Murky Unknown

June 10, 2009
By Eternus-lux-lucis BRONZE, Parsons, West Virginia
Eternus-lux-lucis BRONZE, Parsons, West Virginia
2 articles 0 photos 0 comments

I wake up unhappily--I love to sleep. I blink away the sleepy unconsciousness from my eyes. I see an unfamiliar sight. This is not where I went to sleep. I went to sleep in my room, now I am in what seems like a deserted desert landscape. I stand up to get a better look of my new surroundings. The sky is white like paper, full of emptiness. There is a lack of darkness, but the light is somewhat dim. Speaking of light, I look around for a sun. There was no sun and I noticed that I had no shadow. I’m surrounded by nothing for as far as my eyes can see. The ground is rusty brown desert sand. Strangely, I don’t feel frightened; however, I do feel confused. I decide to sit back down and wait it out. To wander around in the desert was not a bright idea. After what feels like a couple hours, I stand back up, close my eyes and spin around until I can barely stand up. I stop and attempt to walk in the direction I am facing.

I stumble away my dizziness and continue walking until I see a tiny black speck. I sarcastically congratulate my self for correctly choosing a direction with something in it. As I get close, I recognize the familiar shape of a tree. I walk up to the tree and--as odd as it seems-- it feels very familiar to me. I sit down on a rock and try to place where I had seen this tree before. It’s when I sit down on the rock that I notice something in my back pocket. I pull from my pocket what appears to be a man’s wallet. I flip it open and pull out the only content; a driver’s license. The driver’s license belongs to an Olivander Carl. Dark brown hair and eyes as dead as a sharks characterize this otherwise insignificant human. I had no idea who Mr. Carl was or how I can to posses his driver’s license, but I wanted to return his license to him if I ever wandered out of this dream-like place. I’m alternating between staring at the tree and the photo identification when I catch a glimpse of something move out of the corner of my eye. I whirl around and see-by far-the strangest thing I have ever encountered. It appears to be a brain, a giant brain, with eight spider legs. The arachnidan pays no attention to me and scurries away into the desert.

I’m watching the strange creature disappear into the distance when a crow caws. The sudden burst of sound makes me jump and nearly knocks me over. I turn back to the tree expecting to see a mutant bird creature, but am pleasantly surprised to see a normal harbinger of doom. Not only am I pleasantly surprised, but I am somewhat relieved to see a normal earth-creature. The bird caws, flies around me and flies off in the direction I had originally been walking in. I follow obediently and without a hesitating thought. I follow the bird that I had so lovingly bestowed the name Carl upon for what feels like a week. I had decided to walk as long as he flew. I had devised a poor way to tell how much time was passing. Carl cawed every seven seconds; I soon grew bored of this method of telling time. Finally, I see Carl land on a tree in the distance. When I make it to the tree, I see a spider web. I look close and see something in its web. I look closer and see Olivander Carl’s driver’s license-I must have dropped it when Carl scared me. I’m crestfallen. I just walked in a giant circle. Frustrated, I reach up to take the license from the web and the ground crumbles away.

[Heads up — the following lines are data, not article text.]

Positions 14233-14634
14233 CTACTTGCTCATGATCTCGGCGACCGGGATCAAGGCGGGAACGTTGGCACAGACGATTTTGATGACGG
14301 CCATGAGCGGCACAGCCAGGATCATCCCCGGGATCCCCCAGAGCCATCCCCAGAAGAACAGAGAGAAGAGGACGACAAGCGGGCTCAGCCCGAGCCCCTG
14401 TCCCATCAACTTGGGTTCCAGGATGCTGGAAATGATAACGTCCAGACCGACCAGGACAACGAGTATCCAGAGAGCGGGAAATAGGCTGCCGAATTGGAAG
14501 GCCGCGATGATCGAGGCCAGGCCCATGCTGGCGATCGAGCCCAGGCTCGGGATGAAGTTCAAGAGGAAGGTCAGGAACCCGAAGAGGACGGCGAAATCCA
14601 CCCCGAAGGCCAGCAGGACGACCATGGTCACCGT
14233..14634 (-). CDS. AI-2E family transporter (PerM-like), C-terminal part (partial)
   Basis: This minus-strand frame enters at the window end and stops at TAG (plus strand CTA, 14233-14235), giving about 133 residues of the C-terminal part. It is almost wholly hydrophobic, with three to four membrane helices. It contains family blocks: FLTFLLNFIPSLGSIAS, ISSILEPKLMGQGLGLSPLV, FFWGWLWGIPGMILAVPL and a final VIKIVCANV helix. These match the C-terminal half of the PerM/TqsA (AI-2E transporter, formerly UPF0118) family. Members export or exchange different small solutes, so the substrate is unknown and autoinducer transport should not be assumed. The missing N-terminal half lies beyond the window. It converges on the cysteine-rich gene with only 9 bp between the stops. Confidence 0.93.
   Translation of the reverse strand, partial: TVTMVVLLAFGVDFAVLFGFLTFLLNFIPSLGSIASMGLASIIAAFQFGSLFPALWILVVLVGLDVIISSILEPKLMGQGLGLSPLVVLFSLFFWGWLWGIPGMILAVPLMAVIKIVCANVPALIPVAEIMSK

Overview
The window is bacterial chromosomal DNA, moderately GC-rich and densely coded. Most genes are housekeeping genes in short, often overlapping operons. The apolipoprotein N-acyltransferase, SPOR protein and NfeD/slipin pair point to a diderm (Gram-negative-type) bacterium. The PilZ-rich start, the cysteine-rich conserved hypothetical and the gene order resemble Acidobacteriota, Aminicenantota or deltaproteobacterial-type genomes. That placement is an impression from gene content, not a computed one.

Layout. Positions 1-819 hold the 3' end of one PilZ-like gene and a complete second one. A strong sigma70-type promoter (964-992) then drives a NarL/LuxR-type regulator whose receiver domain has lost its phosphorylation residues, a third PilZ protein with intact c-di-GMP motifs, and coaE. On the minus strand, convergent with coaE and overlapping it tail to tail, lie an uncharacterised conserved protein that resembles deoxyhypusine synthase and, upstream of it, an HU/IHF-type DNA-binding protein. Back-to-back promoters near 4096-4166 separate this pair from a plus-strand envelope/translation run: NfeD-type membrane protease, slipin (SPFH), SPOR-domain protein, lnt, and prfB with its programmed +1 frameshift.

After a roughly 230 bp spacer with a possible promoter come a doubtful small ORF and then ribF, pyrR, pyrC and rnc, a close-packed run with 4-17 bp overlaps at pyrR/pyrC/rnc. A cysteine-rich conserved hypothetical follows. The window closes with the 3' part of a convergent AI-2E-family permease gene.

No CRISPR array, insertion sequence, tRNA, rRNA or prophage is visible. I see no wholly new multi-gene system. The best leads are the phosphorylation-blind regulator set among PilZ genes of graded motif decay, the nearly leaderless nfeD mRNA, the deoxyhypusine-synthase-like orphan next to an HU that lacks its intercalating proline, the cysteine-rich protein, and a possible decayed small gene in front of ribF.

A sort of liquid-gel breaks my fall. It’s warm and about knee deep. (6)This place, devoid of all light, is the complete opposite of the desert. The only light comes from the hole which I fell through- and it only reaches about a quarter of the way down. I weigh my options and decide to wade through the murky unknown. Wading through the gelatinous material is very difficult. I’m walking along when I feel I small weight on my shoulder. This small weight, which causes me some distress, doesn’t seem overtly threatening. As I try not to panic, I hear a small tweet. A tiny bird has landed on my shoulder; there’s nothing strange about that. I let the tiny bird guide me via chirps to an exit.

Light returns to me and I look and see that my tiny companion is a bright yellow canary; I decide to call him Olivander(a name which seems fitting). Flying happily shows me he approves of this name. The outside of the cave is the foot a cliff. Olivander tells me-in a bird kind of way- to scale it. I ask myself, “Why not?”, and start my trek up the goliath. Olivander chirps happily the entire way. He is a much better companion than Carl was. Olivander flies up over the final stretch of the rock face and his chirping disappears. I panic a little bit and race my heart to the top. My insides still racked with panic, I arrive at the top to see Olivander sitting atop a doorframe.

The doorframe houses a slow spiraling, purplish black substance. Was I supposed to go through the door? It did not look safe to me. Regardless, I walk over and put my hand through. Nothing bad happens, but I am still a little skeptical about walking through it all the way. I stand at the threshold, teetering on the brink but decide to back away and think this through. I sit down to listen to my thoughts: the door might lead out of here, it might start this whole painfully boring experience all over again, it might kill me or it might lead to Narnia.

I look at the door and then to Olivander. He chirps at me gleefully, flies over, and lands on my shoulder. “What do you think I should do?” I ask my feathered friend. He gives one final chirp, flies around me and flies headlong into the portal-he is certain what will happen. I sigh and follow suit. I knew there had to be something on the other side. At least this way, I’ll find out.

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